Take the 2-minute tour ×
Mathematics Stack Exchange is a question and answer site for people studying math at any level and professionals in related fields. It's 100% free, no registration required.

Is the sum from i=1 to n for log(n/i) = Θ(n)?

Im studying for a test and appreciate your help. This is what I did: and got something else

$$\sum_{i=1}^n \log(n/i)=\sum_{i=1}^n[\log n-\log i]=\left(\sum_{i=1}^n\log n\right)-\left(\sum_{i=1}^n \log i\right)=n\log n-\log n!=\log\left(\frac{n^n}{n!}\right) $$

share|improve this question

3 Answers 3

up vote 8 down vote accepted

You did it all by yourself, really:
Stirling's formula shows that $n^n/n!\sim(2\pi n)^{-1/2}\mathrm e^{n}$, hence $\sum\limits_{i=1}^n\log(n/i)=\log(n^n/n!)$ (your post) and $$\log\left(n^n/n!\right)=n-\frac12\log(2\pi n)+o(1)=n+o(n)=\Theta(n).$$


Edit (without Stirling's formula)
Call $x_n=\sum\limits_{i=1}^n\log(n/i)=n\log(n)-\sum\limits_{i=1}^n\log(i)$, hence $$ x_{n+1}-x_n=(n+1)\log(n+1)-n\log(n)-\log(n+1)=n\log(1+1/n). $$ Since $\log(1+u)=u+o(u)$ when $u\to0$, $x_{n+1}-x_n=1+o(1)$ when $n\to\infty$. This implies that $x_n=n+o(n)=\Theta(n)$.

share|improve this answer
    
Thank you!! but what is Stirling's formula?? is there another way?? –  Mary Oct 20 '11 at 22:15
    
Did you check the link? –  Did Oct 20 '11 at 22:17
    
@Didier: I think you will find $n^n \ge n!$ and $\log\left(n^n/n!\right) \approx +n$ –  Henry Oct 20 '11 at 22:18
    
Checked the link. We didn't learn this formula so i guess there should be easier way to solve it. –  Mary Oct 20 '11 at 22:21
    
Nusha, see edit. –  Did Oct 20 '11 at 22:22

Hint: Use that

$$ \sum_{i=1}^n \log i = \int_1^n \log x ~dx + O(1). $$

Since $\int_1^n \log x~dx = n \log n - n + o(1)$, this shows that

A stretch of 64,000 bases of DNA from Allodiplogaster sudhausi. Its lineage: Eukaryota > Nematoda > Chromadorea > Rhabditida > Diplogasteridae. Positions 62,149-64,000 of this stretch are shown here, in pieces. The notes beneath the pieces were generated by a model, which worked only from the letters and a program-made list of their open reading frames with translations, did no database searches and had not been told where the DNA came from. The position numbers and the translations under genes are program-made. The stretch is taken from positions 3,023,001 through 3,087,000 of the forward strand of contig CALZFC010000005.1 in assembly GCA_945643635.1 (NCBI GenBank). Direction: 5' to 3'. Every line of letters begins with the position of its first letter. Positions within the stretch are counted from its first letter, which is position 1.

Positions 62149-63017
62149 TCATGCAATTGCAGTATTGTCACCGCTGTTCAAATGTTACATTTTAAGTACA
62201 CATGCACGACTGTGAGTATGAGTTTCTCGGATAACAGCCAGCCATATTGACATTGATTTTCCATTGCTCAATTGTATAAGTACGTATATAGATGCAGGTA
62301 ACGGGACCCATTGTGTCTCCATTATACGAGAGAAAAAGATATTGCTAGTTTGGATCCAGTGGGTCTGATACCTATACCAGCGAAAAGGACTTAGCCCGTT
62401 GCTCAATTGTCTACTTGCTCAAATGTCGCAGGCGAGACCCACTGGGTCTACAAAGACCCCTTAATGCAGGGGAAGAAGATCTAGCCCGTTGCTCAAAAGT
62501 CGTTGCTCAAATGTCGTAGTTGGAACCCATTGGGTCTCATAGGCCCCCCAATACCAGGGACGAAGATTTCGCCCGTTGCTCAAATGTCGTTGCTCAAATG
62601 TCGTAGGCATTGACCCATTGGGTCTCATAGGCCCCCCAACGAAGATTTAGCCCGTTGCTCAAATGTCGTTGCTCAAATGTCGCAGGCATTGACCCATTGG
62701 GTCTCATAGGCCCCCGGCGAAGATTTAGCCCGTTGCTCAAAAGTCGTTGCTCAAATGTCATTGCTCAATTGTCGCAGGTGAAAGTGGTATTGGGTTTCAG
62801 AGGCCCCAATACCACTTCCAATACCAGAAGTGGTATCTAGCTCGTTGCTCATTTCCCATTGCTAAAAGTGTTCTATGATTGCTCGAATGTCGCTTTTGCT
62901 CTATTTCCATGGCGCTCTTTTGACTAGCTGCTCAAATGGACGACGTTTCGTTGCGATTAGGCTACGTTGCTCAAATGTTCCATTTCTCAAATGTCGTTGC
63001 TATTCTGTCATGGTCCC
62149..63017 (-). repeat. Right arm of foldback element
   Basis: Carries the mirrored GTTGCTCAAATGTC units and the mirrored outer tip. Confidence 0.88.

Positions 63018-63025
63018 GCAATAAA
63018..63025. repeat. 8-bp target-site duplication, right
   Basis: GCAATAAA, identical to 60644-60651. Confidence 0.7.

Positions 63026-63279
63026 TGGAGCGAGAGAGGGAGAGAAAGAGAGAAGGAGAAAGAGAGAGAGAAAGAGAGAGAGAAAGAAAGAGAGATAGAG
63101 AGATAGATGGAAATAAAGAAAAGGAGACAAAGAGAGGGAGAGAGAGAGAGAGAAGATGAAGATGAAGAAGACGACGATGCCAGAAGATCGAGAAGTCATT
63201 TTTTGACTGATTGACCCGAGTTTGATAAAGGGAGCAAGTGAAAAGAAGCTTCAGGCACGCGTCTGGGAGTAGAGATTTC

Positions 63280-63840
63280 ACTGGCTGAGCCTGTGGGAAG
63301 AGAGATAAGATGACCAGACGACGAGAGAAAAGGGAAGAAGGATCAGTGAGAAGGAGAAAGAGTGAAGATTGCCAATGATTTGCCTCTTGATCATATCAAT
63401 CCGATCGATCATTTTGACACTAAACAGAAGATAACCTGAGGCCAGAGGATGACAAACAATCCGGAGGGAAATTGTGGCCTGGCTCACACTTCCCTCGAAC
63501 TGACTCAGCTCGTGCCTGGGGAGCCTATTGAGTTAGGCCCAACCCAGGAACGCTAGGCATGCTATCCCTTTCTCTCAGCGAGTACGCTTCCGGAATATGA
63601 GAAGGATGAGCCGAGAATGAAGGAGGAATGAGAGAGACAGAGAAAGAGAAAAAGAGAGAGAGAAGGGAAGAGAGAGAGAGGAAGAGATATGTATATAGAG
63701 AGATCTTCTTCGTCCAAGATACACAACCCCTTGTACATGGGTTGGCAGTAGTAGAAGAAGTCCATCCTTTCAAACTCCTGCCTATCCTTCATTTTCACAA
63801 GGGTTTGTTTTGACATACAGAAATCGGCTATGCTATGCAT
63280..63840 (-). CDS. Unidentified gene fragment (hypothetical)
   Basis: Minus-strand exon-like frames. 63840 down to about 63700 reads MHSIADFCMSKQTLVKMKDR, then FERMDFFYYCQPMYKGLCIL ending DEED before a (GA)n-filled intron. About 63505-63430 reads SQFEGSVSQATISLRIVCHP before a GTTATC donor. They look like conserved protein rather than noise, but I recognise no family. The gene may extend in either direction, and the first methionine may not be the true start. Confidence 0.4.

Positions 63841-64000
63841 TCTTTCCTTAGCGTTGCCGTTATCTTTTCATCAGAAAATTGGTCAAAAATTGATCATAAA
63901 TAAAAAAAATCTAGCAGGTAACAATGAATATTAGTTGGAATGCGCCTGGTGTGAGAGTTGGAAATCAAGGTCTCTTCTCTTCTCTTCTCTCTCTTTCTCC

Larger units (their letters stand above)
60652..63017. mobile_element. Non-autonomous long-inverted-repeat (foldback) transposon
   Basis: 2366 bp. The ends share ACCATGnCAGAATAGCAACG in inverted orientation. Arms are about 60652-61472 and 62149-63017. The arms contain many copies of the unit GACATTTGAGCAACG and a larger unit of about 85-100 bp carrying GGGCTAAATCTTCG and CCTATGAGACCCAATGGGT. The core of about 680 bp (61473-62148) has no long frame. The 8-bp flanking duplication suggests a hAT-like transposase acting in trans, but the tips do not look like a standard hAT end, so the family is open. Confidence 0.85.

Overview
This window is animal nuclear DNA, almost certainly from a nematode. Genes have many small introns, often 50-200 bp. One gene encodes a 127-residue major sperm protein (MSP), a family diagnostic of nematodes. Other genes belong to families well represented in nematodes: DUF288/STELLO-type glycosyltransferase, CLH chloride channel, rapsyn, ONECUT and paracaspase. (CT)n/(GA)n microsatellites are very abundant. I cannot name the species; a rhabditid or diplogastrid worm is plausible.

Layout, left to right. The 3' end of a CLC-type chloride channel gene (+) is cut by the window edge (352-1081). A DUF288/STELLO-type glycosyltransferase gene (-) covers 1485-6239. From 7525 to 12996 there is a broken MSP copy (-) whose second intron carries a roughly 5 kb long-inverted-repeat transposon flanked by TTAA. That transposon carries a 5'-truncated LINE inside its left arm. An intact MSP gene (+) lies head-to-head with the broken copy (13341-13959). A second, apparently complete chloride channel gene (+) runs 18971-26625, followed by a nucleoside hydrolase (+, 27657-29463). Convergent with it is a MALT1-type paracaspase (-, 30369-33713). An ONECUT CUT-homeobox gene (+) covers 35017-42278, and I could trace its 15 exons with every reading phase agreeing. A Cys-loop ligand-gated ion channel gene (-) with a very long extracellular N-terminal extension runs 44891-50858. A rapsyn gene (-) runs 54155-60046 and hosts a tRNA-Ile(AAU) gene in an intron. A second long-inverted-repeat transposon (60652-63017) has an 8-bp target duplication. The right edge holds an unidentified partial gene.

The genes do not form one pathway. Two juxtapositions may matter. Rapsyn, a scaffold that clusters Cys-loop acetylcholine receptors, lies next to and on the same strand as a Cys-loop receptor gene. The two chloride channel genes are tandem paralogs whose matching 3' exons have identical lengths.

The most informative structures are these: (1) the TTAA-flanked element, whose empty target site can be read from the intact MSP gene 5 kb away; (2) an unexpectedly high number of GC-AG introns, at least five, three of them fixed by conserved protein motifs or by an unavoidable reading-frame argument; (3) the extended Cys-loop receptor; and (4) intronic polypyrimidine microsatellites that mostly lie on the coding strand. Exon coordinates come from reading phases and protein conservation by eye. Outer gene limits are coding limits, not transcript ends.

$$ \sum_{i=1}^n \log (n/i) = n + O(1) = \Theta(n). $$

share|improve this answer
    
Thank you for your answer. I still don't understand..do i get here 1/n?anyway what is wrong with my way? why i dont get the right result? –  Mary Oct 20 '11 at 21:57
    
@Nusha: Why do you want to get a $1/n$ factor? Do you know what $\Theta(n)$ means? Finally, your way doesn't get a wrong result, you just haven't got a result with your way. –  anon Oct 20 '11 at 22:00
    
@Nusha: To find $\int_1^n \log x \;dx$, integrate by parts. If $u = \log x$ then you have $\int u\;dx = ux - \int x\;du$ etc. –  Michael Hardy Oct 20 '11 at 22:00
    
right so i get ( correct me if im wrong) n(logn-1) and thats still give me Θ(nlogn). So is that false? –  Mary Oct 20 '11 at 22:06
    
@Nusha: I have edited my post, and this should answer your questions. –  JavaMan Oct 20 '11 at 22:16

What's your $Θ(n)$ function?

$\sum _{i=1}^n Log\left(\frac{n}{i}\right)=\log \left(\frac{n^n}{n!}\right)$

share|improve this answer
    
from that i gets Θ(nlogn) –  Mary Oct 20 '11 at 22:02
    
@Nusha: That's incorrect. How did you get that? –  anon Oct 20 '11 at 22:06

Your Answer

 
discard

By posting your answer, you agree to the privacy policy and terms of service.

Not the answer you're looking for? Browse other questions tagged or ask your own question.